Currently reading: Toyota iQ to be axed, says Aston Martin boss
Aston Martin boss says his company ended production of the Cygnet because the Toyota iQ is being axed

The reason why Aston Martin axed the Cygnet was because the Toyota iQ, on which it was based, is being dropped next year, claims Aston chief Ulrich Bez.

“We stopped the Cygnet as Toyota itself will stop the iQ in 2014 and we don’t want to invest any more,” he said.

Bez also revealed his disappointment and frustration that the Cygnet had not worked out as planned for Aston Martin, and outlined some of the developments Aston had wanted for it.

“I wanted to bring it to the US, but there was no support for it,” he said. “I wanted a supercharged engine, but there was also no support.

“We had a great start with [Toyota boss] Akio Toyoda, whom I still have a great relationship with,” Bez revealed. “But Toyota didn’t follow up the support like it does with Tesla and its marketing of other products.

“I think Aston did a good thing with the Cygnet and I’m disappointed it didn’t work out. It’s a great little car, particularly in London. It will be a cult car in the future and will be well looked after.”

Toyota countered that there are no plans to end iQ production and declined to comment further on Bez’s other remarks.

Dutch publication De Telegraaf is also reporting that the Toyota importer in the Netherlands is no longer importing the iQ, and will sell only the models it has left in stock. This is because it has heard from Toyota in Japan that production for Europe will cease in 2014. 

Mark Tisshaw

Title: Editor

Mark is a journalist with more than a decade of top-level experience in the automotive industry. He first joined Autocar in 2009, having previously worked in local newspapers. He has held several roles at Autocar, including news editor, deputy editor, digital editor and his current position of editor, one he has held since 2017.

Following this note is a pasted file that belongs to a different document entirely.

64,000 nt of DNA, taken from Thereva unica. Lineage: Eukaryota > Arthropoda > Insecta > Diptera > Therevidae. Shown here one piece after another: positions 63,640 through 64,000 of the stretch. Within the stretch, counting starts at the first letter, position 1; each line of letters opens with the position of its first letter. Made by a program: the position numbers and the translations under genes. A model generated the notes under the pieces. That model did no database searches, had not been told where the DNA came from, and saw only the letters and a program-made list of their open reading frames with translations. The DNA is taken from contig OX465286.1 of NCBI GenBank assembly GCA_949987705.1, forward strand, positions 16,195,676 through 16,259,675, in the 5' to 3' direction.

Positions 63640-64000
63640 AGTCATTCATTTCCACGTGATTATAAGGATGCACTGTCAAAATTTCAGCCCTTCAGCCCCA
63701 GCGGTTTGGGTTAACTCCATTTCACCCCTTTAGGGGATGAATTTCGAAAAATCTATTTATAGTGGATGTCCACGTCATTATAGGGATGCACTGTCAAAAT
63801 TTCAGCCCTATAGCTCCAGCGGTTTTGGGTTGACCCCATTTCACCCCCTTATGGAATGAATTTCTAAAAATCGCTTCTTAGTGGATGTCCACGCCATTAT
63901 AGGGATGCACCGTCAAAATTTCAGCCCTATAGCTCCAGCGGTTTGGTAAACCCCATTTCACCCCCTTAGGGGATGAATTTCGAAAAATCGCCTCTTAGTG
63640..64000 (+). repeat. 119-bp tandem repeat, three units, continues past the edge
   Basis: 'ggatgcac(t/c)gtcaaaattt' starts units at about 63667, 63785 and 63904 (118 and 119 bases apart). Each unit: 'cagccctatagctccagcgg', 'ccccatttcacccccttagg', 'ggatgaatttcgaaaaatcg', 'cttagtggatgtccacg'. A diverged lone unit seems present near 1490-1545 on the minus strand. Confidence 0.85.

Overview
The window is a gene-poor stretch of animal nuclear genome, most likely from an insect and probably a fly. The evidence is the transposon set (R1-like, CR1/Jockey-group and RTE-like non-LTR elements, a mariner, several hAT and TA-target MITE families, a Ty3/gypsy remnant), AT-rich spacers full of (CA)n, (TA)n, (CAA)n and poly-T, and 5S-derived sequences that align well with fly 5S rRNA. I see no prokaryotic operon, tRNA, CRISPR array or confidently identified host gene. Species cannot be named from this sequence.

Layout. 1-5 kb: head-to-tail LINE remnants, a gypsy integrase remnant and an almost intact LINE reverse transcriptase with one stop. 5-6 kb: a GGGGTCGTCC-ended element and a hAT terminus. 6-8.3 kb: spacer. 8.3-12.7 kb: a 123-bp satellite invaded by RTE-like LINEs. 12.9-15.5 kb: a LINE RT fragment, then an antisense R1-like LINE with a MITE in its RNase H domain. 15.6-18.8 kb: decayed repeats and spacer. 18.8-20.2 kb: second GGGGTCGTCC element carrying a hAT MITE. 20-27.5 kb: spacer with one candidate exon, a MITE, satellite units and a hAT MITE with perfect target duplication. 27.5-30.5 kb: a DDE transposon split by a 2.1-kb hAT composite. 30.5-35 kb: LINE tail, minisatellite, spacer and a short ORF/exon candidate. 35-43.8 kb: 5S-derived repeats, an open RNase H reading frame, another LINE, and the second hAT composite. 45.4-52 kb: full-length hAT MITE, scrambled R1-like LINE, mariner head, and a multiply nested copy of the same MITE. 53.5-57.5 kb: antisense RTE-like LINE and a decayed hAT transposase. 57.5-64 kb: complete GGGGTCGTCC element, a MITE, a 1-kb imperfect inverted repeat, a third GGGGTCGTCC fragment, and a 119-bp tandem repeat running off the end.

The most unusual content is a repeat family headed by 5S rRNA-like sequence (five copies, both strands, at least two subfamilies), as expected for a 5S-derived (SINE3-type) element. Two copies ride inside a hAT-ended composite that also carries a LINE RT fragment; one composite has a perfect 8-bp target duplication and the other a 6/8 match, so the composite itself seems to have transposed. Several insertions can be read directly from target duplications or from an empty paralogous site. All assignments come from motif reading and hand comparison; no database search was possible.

From this position he oversees all of Autocar’s content across the print magazine, website, social media, video, and podcast channels, as well as our recent launch, Autocar Business. Mark regularly interviews the very top global executives in the automotive industry, telling their stories and holding them to account, meeting them at shows and events around the world.

Mark is a Car of the Year juror, a prestigious annual award that Autocar is one of the main sponsors of. He has made media appearances on the likes of the BBC, and contributed to titles including What Car?Move Electric and Pistonheads, and has written a column for The Sun.

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sirwiggum 28 November 2013

The Cygnet. What the MINI

The Cygnet. What the MINI could've been.
bowsersheepdog 10 December 2013

a small point

sirwiggum: sizewise certainly. i remember when the bmw mini first came out i expected it to be more equivalent to a mini metro than the original mini itself. the first time i followed one i was driving my rover 200 (the r8 mark 2 version) and i was astonished at the size of it. my instant reaction was "jeez it's higher and wider than this". i'm not absolutely sure i was right, it's probably a close call, but i decided there and then, and stand by it to this day, that despite the resemblance of the styling to the issigonis design it would have made more sense to take the name from another austin, the maxi. or at least to have followed a centre course and called it the midi. i do think it's decently good-looking and though i haven't been in one i'm sure it drives well, but the name is ridiculous, it is in no way a small car.
Vertigo 26 October 2013

On the nanolimo

The IQ always underwhelmed regardless of whether it wore a Toyota or Aston badge. I scalped myself trying to fit in the front, and it makes no sense on paper: despite being light it manages to be both slow and not particularly economical. Factor in the price tag, which has no justification beyond the cool styling, and it's a ridiculous proposition. As others have said, you're better off with an Aygo.

I thought Aston's Cygnet had the germ of a good idea, though. Small cars are typically made, and sold, as cheaply as possible under the assumption that people who can afford more will buy something bigger. Cheap plastics, little equipment, not a great deal of sex appeal inside or out.
This logic isn't necessarily sound. The desire to drive something that's easy to see out of, and can fit in the tiniest parking spot, isn't tied to a buyer's financial position. If you want a city car but can afford a plush interior, high equipment specification, nice styling and more power, what do you go for?

Seems BMW are finally tackling this idea with their electric i3, I wonder if others will follow suit.

Flash Harry 26 October 2013

iQ bashing

I don't see why some on here are critical of the Toyota iQ which has been hailed as a packaging and engineering marvel for a car so small.That Aston Martin decided to rebadge and charge silly money is another matter entirely.